Using a pinprick test, the development could predict infection before a standard test can diagnose the presence of the virus, as well as any new version of pathogenic coronaviruses in the future.
Using data which was made public from a hospital in Sao Paulo, Brazil, researchers found they were able to predict who had the virus based on full blood counts. Patients with coronavirus tended to have decreased levels of platelets and types of white blood cells. A simple equation was then devised using four parameters of the blood counts, which could be used in hospitals after validation.
The team behind the project, Modelling and Prediction Pandemics (MaPP), recently won first prize at the week-long international Coronahack, an event which brought together some of the brightest minds in biomedicine and AI to stimulate the prospect of new and novel ideas to combat COVID-19.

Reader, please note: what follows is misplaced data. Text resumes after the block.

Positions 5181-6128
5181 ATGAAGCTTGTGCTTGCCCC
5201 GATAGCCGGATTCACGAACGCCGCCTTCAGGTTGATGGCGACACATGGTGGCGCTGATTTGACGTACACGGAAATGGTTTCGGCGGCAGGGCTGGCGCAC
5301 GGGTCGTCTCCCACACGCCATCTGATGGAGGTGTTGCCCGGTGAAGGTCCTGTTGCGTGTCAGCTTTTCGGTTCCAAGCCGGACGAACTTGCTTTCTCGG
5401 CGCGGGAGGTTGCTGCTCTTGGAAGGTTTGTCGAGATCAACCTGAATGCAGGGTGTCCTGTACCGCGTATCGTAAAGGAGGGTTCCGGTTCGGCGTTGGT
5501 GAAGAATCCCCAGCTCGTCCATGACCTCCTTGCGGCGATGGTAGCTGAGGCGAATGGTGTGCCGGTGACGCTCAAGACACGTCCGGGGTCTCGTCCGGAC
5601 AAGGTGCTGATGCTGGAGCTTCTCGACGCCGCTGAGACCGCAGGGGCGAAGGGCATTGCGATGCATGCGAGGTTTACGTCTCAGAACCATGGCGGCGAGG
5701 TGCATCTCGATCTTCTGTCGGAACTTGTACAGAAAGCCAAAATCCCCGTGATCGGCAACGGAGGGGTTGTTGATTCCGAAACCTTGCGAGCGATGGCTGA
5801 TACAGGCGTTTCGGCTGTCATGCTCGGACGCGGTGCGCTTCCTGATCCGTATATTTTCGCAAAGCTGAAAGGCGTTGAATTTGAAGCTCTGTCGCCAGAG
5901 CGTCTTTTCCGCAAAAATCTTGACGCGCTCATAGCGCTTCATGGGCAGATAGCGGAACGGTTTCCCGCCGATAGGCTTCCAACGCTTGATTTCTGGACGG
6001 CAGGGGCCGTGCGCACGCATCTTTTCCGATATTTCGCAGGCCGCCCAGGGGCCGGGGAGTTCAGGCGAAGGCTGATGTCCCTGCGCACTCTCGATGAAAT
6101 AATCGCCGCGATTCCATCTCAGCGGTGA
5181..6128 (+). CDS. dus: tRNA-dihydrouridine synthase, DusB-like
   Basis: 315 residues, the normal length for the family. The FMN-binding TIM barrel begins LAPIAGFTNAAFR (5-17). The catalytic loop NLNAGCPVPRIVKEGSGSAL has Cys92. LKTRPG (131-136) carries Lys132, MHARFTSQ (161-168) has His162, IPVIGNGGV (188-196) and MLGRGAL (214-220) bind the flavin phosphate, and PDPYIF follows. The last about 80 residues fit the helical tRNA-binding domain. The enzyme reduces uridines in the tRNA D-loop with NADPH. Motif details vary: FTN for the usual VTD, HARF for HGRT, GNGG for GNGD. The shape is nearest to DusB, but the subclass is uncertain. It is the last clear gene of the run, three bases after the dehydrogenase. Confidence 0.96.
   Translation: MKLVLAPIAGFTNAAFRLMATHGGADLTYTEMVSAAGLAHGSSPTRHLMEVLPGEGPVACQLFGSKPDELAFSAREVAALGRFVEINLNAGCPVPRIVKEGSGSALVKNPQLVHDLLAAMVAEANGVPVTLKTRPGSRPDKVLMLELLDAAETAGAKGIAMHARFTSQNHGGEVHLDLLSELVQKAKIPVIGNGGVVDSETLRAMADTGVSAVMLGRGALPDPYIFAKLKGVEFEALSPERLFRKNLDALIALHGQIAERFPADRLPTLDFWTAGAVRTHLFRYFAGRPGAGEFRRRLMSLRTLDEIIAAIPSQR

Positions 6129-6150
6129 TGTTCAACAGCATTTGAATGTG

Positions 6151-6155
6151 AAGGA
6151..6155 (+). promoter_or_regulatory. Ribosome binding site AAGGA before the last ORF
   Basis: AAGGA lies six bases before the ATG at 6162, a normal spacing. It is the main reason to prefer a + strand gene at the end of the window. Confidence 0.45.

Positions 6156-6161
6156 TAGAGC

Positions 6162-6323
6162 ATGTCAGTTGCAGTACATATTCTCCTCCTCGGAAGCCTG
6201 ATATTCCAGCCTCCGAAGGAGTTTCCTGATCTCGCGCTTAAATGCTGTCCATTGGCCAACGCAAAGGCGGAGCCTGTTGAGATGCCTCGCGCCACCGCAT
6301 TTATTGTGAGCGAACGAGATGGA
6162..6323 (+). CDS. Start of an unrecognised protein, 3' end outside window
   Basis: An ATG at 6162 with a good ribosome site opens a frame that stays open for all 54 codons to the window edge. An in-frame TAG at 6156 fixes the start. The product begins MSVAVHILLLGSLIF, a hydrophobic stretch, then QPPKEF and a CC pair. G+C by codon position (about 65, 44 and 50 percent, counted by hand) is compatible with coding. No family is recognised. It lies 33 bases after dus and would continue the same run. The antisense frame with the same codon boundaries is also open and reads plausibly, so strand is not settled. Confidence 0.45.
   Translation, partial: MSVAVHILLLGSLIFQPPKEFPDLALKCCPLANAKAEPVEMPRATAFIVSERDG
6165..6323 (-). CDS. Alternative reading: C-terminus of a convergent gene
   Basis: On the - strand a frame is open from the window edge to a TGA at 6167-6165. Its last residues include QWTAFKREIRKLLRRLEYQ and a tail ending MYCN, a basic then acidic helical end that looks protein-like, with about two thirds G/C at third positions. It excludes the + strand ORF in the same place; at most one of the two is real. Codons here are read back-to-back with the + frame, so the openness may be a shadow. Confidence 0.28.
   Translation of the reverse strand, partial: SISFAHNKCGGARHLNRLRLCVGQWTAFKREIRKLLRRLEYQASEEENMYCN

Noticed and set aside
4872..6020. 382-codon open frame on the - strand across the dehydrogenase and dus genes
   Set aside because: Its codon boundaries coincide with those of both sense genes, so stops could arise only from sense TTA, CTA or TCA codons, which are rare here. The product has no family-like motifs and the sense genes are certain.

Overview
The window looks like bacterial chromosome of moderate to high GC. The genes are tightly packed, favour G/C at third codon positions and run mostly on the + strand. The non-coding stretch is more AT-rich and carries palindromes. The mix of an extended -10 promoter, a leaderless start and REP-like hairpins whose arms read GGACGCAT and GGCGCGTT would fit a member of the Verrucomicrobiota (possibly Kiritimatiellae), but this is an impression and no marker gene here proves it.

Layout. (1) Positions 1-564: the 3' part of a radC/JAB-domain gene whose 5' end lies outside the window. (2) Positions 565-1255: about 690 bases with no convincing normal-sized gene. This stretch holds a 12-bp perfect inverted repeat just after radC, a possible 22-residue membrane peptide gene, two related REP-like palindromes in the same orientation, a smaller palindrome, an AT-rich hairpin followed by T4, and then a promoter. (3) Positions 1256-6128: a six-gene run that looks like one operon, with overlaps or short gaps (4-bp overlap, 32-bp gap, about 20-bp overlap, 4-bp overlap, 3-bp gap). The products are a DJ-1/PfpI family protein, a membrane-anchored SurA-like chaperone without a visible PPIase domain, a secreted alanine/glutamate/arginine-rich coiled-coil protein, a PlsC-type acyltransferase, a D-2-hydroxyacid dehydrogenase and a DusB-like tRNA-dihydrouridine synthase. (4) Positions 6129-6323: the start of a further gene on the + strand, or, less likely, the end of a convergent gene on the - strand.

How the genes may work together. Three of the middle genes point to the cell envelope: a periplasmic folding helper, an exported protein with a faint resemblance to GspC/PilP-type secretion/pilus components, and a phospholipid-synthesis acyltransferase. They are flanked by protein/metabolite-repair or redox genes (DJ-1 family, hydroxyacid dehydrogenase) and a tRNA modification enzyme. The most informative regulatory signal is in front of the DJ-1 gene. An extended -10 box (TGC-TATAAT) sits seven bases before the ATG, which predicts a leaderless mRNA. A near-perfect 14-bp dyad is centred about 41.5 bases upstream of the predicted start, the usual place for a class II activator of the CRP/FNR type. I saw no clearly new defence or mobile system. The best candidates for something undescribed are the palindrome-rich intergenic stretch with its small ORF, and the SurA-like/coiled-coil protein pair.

Since winning the competition, a paper has been written, submitted and accepted for publication in the International Immunopharmacology Journal in less than 6 weeks, time scale which is far less than similar pieces of research would usually take. The prize money and GPU will be used to continue the research and further develop the AI modelling to help screen during future waves of the pandemic in Gabon.